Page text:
Technically getting the Iraqi military out of Kuwait was a military success but an economic and geo-political catastrophe that the people in the region are still paying for.


  4. It’s not that the idea of nation-building is a bad one, it’s that one needs to think of more modern ways to achieve that. Military parades are archaic. You want solidarity? How about free college or healthcare? That’ll make one proud to be an american.


    1. // one needs to think of more modern ways to achieve that. Military parades are archaic. You want solidarity? How about free college or healthcare? That’ll make one proud to be an american.

      Israel has practically free college and healthcare, yet I do not see how one may use them to nurture nationalistic feelings.

      Regarding the army, it plays a significant role in nation-building in Israel, yet the situation in America is so different that I doubt 1000 military parades will be a quater as effective as IDF is in Israel.

      Also, free college or healthcare seem to be partisan issues in America, dividing the nation instead of uniting it.


    2. “How about free college or healthcare?”

      As great as those are, they’re not nation-building (the UK made the NHS part of modern British identity but no one else has succeeded in doing that).

      Nation building at some level requires collective action and collective rituals. Without that (adding nationalist collective rituals to college or embedding nationalist symbols into healthcare) it’s just consumerism.


      1. College where people go for free to learn to see nation-building myths for what they are, myths, is going to be quite counterproductive in this sense. 🙂 And sadly, that’s what the absolute majority of college professors will be teaching in regards to the nation-state because of all the reasons I mentioned in the previous comment.


  5. God, I’m dying for somebody to offer an actual argument as to why Trump’s nation-building initiatives – the wall, the parade, immigration reform, etc – are bad.

    How do you think they actually build nations? Symbolism (mostly)?

    Apart from their normal effectiveness, Trump has a spectacular gift for pissing all over unity building exercises and making it about his ego, either by buffering it or attempting to settle scores or to enrich himself.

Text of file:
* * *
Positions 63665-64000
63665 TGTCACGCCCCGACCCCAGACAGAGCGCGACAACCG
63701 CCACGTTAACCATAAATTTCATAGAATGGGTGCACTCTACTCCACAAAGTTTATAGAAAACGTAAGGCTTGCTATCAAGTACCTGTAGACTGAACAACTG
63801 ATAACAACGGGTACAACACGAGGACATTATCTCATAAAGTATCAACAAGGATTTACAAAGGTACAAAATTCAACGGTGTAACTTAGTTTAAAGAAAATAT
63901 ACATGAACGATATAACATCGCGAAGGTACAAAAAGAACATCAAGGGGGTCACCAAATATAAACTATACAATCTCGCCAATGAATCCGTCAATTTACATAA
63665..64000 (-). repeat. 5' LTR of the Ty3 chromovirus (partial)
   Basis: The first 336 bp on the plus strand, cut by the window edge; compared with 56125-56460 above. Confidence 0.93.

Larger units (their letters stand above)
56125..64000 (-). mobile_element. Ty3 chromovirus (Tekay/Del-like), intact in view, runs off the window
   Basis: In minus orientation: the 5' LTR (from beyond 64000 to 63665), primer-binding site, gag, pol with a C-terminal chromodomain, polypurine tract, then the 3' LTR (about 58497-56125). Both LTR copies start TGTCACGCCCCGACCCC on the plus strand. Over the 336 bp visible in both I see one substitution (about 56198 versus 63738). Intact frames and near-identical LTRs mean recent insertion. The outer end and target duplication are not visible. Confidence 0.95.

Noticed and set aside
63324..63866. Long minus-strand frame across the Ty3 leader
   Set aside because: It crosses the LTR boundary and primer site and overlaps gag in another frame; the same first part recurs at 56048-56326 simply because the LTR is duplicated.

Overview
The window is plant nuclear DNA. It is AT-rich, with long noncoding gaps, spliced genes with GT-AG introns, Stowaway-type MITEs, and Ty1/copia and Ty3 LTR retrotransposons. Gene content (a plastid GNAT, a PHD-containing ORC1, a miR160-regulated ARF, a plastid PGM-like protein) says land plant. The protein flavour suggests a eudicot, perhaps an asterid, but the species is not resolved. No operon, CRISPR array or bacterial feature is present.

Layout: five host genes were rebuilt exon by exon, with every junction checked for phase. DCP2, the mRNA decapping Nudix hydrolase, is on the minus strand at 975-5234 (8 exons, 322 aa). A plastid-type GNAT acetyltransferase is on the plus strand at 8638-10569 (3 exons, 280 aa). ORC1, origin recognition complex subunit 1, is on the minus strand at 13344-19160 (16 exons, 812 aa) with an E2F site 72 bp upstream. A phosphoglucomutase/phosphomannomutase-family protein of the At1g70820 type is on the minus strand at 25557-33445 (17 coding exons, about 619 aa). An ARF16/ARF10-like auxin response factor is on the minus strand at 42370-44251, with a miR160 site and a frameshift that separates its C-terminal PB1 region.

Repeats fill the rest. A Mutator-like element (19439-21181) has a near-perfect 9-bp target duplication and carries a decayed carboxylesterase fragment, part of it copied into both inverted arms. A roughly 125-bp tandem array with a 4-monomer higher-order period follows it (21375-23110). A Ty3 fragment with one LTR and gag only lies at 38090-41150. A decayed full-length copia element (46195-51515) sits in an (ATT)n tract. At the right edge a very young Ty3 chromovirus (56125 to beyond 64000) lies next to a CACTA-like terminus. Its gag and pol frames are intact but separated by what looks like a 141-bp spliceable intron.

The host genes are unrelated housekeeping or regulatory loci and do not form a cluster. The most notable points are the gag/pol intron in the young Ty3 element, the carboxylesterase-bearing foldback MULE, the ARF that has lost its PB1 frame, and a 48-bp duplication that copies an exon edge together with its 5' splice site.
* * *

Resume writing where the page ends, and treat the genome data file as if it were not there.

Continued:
A parade on Veteran’s Day would be smart. But he wouldn’t be able to resist the urge to turn it into the Donald Trump show.


    1. Nation-states are such fake entities that yes, it’s all about the power of the symbolic. And even the nation-states that are built on some ethnic, linguistic, or historical continuity, or better yet have natural borders (like Great Britain or Spain) are falling apart. If Great Britain, with its legends of 600-year oaks and being located on an island can’t keep it together, what to expect of nation-states that have none of these advantages?

      The US won’t fall apart administratively. This is not the danger. But what’s the use of that if the capacity to grant rights and welfare protections on the national level is gone?


  6. Well, how about the “our science is better than yours” game? Space programs help nation-building AND they could help restore our flagging scientific competitiveness. They will be popular with left-wingers too – most scientists are democrats.


  7. \ A have an app. Every couple of years or so I track the time I spend on everything for a couple of months.

    Did you include hours spent teaching or preparing for classes in those 18 hours or were those 18 hours of pure research?


  8. After the controversy created by the law banning people from accusing Poland of Holocaust atrocities committed by the Nazis, the country’s ruling party has submitted a new bill restricting kosher slaughter and threatening anyone who violates the restrictions with up to four years in prison.